Two of your protégés, Shiva Thapa and Sumit Sangwan, are in the headlines these days. How does that feel?
I am overjoyed. These two young pugilists have really made me proud. They came to me almost a year ago. They were well in the junior circuit and we had our eye on them for quite some time. I just pray to God these boys continue without injuries.
Did you expect them to perform so well in Asian Olympic Qualifiers in Astana?
Not really. We were aware of their potential. However, we did not expect them to do this well. Shiva defeated Syria’s Wessam Salamana, an Olympic silver medallist and Asian Games gold medallist. Sumit too beat Dzakhon Qurbanov of Tajikistan, the current Asian Boxing Championship gold medallist. Both were brilliant performances. What they achieved far surpassed our expectations.
How was it working with the two of them?
It is always easier to work with people who pick up fast. These two have been a real pleasure to work with. Both Shiva and Sumit are fantastic human beings. They are keen learners and constantly strive for perfection.
What is the complete daily training regiemen for them?
We do physical conditioning and work on their technique from 6 am to 7.30 am. In the afternoon, we have one boxer with one coach on an individual programme. And in the evening, we work on technique, tactics and strategy. Initially we give some psychological training as well. We just try to motivate them. The training in the evening is intense. We start with the warm-up followed by technical training. After that we go for the tactical training. The final phase is for conditioning like skipping, the punching bag and sometimes a run. Normally, we train for six to seven hours. A high volume, low intensity training programme is being followed now. After the first week of June we will start releasing the pressure. We want them to pick up again before the Games, maybe by July 25.
What are their strengths?
Shiva’s chief assets are his self-control, inherent aggression and the way he reacts to situations. Against Satoshi Shimizu in the semi-final, he was initially not able to control his opponent. Shimizu had an awkward style. In the second round, he went in with full confidence and used an array of carefully chosen array of punches and went on to win. Sumit’s biggest strong point is that he keeps his cool. He doesn’t give up easily. He is very calm and has a solid combination of punches. He also has very good footwork. This helps him to move back and come up fast. he has good height for his weight category.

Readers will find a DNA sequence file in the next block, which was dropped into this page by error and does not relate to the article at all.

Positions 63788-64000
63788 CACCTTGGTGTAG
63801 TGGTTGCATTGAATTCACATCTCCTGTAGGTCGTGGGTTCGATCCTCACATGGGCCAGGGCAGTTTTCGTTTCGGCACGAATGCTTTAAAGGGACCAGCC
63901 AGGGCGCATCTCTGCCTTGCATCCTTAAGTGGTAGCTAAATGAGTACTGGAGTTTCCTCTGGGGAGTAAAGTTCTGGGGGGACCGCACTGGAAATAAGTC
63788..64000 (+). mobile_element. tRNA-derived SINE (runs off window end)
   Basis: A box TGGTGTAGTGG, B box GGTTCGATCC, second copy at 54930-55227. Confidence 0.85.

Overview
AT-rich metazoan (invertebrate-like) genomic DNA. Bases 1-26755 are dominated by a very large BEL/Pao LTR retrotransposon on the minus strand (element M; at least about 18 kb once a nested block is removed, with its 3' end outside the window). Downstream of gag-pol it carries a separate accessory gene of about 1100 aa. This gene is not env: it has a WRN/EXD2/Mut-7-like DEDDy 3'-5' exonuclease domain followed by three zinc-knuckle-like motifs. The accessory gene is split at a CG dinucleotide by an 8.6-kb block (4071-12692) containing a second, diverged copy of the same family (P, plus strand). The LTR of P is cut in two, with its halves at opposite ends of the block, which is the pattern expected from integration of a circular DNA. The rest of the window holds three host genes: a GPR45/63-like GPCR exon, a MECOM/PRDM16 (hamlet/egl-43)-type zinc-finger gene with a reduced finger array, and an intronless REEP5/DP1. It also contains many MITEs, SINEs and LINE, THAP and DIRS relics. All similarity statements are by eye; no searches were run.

What is the story behind Shiva Thapa’s promise to the Japanese boxer?
In 56 kg category, there was three spots. One each was for the gold and silver medallists and the third would go to the one who had been beaten by the gold medallist. Shiva defeated him in the qualifier. After defeating him, he hugged him and said “Don’t worry. You will go to the Olympics with us.” For that to happen, Shiva had to win the gold. When Shiva did win, the whole Japanese group rushed to him and hugged him. This was a fantastic gesture from Shiva.
What is your forecast for the Olympics?
That is very hard to say. The Olympics are the toughest stage. We should not put the boys under any pressure. Of course, we have expectations. They are good boxers capable of doing anything. We are not thinking of any medal. Our only focus is on putting up a strong performance.
What is the spirit in the Indian boxing camp?
It is really fantastic. This is the golden era of Indian boxing. In 2006, the Indian Boxing Federation made some changes and, with the help of the Sports Ministry, we took some steps that paid dividends. The media helped us a lot in this endeavour. Iin 2007, it was the media which first said that we could win a medal. The spirit caught on and gradually even the boxers began to hope for medals. We got success in 2008. Vijender Singh became the face of Indian boxing and Akhil Kumar also helped a lot to make boxing a popular game and since then hardly has there been a tournament where we didn’t show our mettle. The World Cup, World Championship, Asian Games, Commonwealth Games – everywhere we proved our potential and the sport of boxing kept on reaching new heights. Now well-off children tooe are opting for boxing as a career. Recently, some major dealers in sports goods called me up and congratulated me. They were happy that the sale of boxing gear has increased almost 60 to 70 percent.
So can we expect more Sumits and Shivas in the future?
Oh yes, surely. Vijender also came to us at the same age. London is his third Olympics. Vikas Krishnan also came as a junior world champion and he is now the world no. 2. Shiva and Sumit came to me inspired by them. Now they, in turn, will inspire others.